In The Time Traveller’s Wife, Clare has plenty reason to give up in many aspects of her life: she suffers multiple miscarriages, the death of her mother, and particularly the constant disappearances of her husband. Yet Clare’s love for Henry gives her the strength to persist until his return. He leaves Clare a letter to read after he dies, in which he tells her he will be visiting her one last time after his death. Knowing this, Clare does not let the sadness of losing her husband overtake her life and instead waits decades for her lover’s return. At the age of 82, she states “I know Henry will come, eventually … He is coming, and I am here.” (518).
“Orual even shows a perverted, possessive love in her relationship with Bardia” (Saunders 6). She never considers how the stress she puts on him wears his life away; she only cares about spending time with him for her own enjoyment. She withholds him from going home to Ansit while dreaming about scenarios where she herself is his wife. This again goes back to the idea of Orual’s intense jealousy and possessiveness. However, these fantasies and dreams that she entertains herself with serve to prove how Orual cares about Bardia.
For example, when Telemachus is too shy to approach King Nestor to ask for news of his father, Athena reassures him that “some of the words you’ll find within yourself, / the rest some power will inspire you to say” (3.29-30). Athena’s guidance is what gives Telemachus courage otherwise he would never hear the stories of his father at Troy. Next, when Odysseus has left Calypso’s island, he starts experiencing the wrath of Poseidon, so Athena “countered him at once / [...], so he could reach the Phaeacians, [...] and escape his death at last” (5.421-28). Athena’s constant interference does possibly alter the natural course of events that could have unfolded for Odysseus, but she does save him on many occasions, justifying her interference and proving herself heroic. Lastly, when Telemachus and Odysseus are fabricating their plan against the suitors Odysseus says, “Athena’s inspiration spurred me, now / so we could plan the slaughter of our foes” (16.263-64).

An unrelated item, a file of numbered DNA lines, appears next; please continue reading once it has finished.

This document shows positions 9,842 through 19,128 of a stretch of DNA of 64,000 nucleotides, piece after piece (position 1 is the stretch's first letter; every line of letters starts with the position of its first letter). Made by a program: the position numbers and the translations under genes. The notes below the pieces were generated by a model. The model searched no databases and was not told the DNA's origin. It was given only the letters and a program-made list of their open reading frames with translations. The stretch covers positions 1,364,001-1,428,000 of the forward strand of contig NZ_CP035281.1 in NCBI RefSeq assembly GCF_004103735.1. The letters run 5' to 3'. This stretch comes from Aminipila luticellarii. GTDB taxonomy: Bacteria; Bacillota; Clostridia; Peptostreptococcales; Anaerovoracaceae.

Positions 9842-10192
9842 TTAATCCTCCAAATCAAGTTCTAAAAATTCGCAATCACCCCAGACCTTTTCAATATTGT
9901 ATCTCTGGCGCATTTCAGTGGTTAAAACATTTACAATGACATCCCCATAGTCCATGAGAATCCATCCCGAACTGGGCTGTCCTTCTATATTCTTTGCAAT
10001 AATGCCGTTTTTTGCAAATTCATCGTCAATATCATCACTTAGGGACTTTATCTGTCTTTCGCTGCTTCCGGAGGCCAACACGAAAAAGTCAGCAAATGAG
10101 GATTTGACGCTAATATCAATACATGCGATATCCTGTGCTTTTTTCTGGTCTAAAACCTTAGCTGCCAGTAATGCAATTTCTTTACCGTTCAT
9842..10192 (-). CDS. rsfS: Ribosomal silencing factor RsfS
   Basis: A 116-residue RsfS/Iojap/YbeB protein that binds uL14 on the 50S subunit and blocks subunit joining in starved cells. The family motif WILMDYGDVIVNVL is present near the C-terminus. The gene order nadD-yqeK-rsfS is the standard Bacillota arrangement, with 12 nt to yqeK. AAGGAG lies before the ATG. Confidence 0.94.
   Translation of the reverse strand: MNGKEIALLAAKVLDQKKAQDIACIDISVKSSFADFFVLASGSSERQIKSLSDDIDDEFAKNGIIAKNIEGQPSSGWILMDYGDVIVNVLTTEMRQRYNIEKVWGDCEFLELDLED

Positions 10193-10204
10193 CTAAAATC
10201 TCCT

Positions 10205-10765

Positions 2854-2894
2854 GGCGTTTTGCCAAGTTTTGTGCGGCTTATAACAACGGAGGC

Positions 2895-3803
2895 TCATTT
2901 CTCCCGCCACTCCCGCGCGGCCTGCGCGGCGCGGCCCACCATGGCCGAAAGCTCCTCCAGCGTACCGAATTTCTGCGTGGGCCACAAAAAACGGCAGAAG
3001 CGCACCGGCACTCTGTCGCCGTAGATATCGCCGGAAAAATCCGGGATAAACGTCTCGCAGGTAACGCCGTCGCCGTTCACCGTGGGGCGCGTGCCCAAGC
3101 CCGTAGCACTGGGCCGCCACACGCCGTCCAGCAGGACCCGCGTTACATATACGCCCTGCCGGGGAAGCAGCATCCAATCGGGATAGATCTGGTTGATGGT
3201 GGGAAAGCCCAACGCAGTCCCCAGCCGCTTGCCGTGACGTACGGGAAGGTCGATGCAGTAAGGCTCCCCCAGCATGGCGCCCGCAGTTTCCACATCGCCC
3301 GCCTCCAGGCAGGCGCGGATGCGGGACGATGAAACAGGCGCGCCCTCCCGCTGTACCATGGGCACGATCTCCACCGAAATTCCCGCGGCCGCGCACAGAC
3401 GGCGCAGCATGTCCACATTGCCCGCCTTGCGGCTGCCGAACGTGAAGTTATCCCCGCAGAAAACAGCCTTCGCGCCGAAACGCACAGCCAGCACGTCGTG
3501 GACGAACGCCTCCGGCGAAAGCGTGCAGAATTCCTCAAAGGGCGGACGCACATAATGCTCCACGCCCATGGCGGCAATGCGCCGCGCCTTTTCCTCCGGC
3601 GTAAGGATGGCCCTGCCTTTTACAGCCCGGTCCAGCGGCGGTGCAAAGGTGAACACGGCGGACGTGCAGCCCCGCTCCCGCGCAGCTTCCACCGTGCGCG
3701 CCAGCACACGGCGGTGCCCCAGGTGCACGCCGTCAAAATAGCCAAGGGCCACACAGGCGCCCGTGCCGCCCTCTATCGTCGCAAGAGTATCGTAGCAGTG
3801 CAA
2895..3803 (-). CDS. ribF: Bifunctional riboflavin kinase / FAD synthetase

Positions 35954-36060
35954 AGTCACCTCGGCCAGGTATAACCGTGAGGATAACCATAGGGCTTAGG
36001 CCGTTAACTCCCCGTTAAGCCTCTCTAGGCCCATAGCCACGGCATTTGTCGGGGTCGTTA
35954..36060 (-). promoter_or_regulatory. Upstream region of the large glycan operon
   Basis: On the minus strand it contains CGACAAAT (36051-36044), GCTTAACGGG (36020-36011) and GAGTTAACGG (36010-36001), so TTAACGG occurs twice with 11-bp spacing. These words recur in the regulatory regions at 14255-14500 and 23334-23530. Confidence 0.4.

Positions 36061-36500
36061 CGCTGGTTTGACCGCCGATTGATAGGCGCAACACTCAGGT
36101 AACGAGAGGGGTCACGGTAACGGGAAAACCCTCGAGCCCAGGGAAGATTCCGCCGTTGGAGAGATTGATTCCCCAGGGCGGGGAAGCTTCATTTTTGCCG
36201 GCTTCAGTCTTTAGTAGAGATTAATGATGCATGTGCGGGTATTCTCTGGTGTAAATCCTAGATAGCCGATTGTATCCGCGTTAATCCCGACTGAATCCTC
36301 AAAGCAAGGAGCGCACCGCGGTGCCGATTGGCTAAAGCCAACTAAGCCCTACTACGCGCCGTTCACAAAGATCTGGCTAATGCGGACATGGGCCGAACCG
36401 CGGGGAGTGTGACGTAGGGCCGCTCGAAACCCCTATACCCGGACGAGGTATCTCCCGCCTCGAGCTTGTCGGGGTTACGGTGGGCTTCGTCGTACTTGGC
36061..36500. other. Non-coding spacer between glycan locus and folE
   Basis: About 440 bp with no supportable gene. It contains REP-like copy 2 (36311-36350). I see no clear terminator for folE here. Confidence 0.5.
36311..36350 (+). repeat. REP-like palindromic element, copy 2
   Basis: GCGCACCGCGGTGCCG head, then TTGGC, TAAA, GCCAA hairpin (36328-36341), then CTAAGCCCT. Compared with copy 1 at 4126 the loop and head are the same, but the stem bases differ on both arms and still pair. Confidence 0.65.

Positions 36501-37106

Marriage is often much more complex than what people envision, as many factors play roles in ensuring it will last. In Zora Neale Hurston’s novel, Their Eyes Were Watching God, Hurston portrays the story of a young African-American girl named Janie whose Grandma marries her off to Logan Killicks, a man she does not love. Yearning for real love, Janie runs away and marries a promising rich man named Joe Starks, only to discover that there is once again a lack of affection. After enduring almost twenty years of a hollow relationship, Janie’s second husband passes away, and by chance she meets the love of her life; a young man known as Tea Cake. However, this happiness is short-lived as she is ridiculed for being with a younger man, whom not too
Without the madman’s excessive blood thirst, the princess may have lived without the king knowing a single detail. If the lumber jack decided to be a fighter, the two possibly could have made it through the madman. Yet he decides to be a coward and let the princess handle the situation. Stubborn, the fisherman has an act of greed instead of generosity to the princess, without his boat she incapable of getting passed the moat. The loyal nursemaid, was of no help in lending money, yet the princess should have not left the castle without any